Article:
Dr Miyazaki remained busy performing home
deliveries on the many Indian reserves, pulling abscessed teeth, and running the
VD clinic. He also had a variety of jobs in the community besides running the
ambulance service. He offered a daily meteorological service, his embalming
service was very busy during the heat of summer, and he was the coroner and
police surgeon for the RCMP. He was a talented photographer and often took
pictures to illustrate a bad accident or murder scene. He even looked after many
of the community’s small pets.
The doctor helped organize the first stampede in the area in 1945 and was a judge in the first Indian baby photo contest. In 1950 he became the first elected Japanese Canadian alderman in Canada, serving for 5 years. He was a leader in the BPO Elks of Canada and was elected charter life member in 1970 for his dedication and his work as chaplain. He was active with his son in the Boy Scouts of Canada and organized many Scout jamborees.
In 1970 Dr Miyazaki was elected Freeman of the village but was sent to Kamloops soon after in renal failure and remained there on renal dialysis. He was dialyzed 188 times, and after 2 years he returned to his beloved Lillooet. In 1973 he was elected president of the District Historical Society. That same year he wrote his biography, My Sixty Years in Canada a fascinating read.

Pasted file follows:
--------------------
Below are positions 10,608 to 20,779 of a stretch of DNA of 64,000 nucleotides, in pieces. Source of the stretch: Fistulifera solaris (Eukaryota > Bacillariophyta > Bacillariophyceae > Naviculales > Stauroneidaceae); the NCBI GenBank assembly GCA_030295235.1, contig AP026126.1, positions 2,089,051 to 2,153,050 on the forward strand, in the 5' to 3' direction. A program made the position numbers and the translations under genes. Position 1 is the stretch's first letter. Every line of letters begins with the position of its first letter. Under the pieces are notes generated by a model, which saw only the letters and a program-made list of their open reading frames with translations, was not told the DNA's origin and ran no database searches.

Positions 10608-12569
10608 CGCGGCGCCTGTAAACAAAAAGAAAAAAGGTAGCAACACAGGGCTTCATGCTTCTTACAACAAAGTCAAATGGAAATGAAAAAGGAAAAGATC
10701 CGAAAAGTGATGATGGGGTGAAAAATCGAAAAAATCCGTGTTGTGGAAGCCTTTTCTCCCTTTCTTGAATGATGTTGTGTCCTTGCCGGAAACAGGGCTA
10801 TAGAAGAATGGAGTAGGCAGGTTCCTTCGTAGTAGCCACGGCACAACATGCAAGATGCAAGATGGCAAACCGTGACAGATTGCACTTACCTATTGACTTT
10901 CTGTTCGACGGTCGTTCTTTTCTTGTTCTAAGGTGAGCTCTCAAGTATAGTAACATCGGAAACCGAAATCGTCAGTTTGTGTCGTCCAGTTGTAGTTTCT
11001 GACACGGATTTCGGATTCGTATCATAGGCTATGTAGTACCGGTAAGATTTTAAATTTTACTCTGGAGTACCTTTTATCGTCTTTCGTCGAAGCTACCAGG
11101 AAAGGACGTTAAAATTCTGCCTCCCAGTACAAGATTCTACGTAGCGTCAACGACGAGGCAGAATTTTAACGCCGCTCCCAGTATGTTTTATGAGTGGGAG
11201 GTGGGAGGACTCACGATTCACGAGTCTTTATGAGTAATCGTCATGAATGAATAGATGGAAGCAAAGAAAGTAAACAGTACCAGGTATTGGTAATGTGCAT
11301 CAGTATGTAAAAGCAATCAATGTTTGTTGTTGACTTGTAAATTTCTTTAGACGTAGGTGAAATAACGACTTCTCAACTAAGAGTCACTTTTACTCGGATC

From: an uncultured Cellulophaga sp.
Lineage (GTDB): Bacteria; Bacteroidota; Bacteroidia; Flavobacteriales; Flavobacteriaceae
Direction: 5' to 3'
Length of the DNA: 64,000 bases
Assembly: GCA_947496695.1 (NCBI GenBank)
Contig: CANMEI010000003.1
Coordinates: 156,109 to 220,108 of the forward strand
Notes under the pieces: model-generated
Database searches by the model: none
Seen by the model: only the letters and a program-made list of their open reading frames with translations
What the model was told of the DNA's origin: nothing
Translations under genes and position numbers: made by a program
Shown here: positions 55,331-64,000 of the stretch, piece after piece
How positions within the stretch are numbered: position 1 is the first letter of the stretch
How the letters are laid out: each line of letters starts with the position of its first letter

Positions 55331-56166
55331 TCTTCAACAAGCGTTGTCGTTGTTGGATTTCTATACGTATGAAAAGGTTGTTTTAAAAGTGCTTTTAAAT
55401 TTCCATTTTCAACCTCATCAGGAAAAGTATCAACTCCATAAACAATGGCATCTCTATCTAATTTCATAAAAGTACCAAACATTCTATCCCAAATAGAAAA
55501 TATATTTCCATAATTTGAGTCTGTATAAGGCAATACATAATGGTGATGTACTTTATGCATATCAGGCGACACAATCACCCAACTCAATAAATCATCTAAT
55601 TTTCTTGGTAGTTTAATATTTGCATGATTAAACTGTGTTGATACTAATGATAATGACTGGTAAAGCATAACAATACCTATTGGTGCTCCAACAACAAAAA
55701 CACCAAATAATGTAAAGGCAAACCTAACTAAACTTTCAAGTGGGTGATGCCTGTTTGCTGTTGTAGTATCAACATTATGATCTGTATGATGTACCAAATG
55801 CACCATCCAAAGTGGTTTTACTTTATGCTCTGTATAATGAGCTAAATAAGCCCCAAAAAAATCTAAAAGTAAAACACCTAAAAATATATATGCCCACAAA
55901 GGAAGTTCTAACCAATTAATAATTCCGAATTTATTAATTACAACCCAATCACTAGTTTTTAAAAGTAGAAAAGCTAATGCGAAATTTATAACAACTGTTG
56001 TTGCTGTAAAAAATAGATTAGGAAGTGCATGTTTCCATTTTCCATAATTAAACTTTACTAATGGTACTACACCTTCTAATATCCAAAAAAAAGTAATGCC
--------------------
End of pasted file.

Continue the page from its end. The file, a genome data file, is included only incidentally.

Dr Miyazaki and I had a few telephone conversations about mutual patients when he was practising in Lillooet and I was practising in Williams Lake in the 1960s. Dr Miyazaki was a dedicated doctor who seldom took a day off, knew all of his patients, and was compassionate and concerned about all of them.
In 1977 Dr Miyazaki received the Order of Canada for his work in Lillooet. He shared accolades with Margaret (Ma) Murray, editor of the Bridge River-Lillooet News, when they received their medals in Ottawa.
The good doctor died in 1984 and willed his house to the District of Lillooet. Today this historic house is run by local volunteers and is open to the public to showcase Dr Miyazaki’s library and medical equipment.
The doctor was innovative, compassionate, and dedicated—he was a good guy. I know that Ma Murray would echo my words with “and that’s for damn sure.”
A note on sources
Information in this essay came from Dr Miyazaki’s self-published book, My Sixty Years in Canada, and phone conversations between Dr Haynes and Dr Miyazaki.
This article has been peer reviewed.
Dr Haynes is a retired general practitioner living in West Kelowna. He was a country and urban doctor for almost 40 years in BC and Alabama.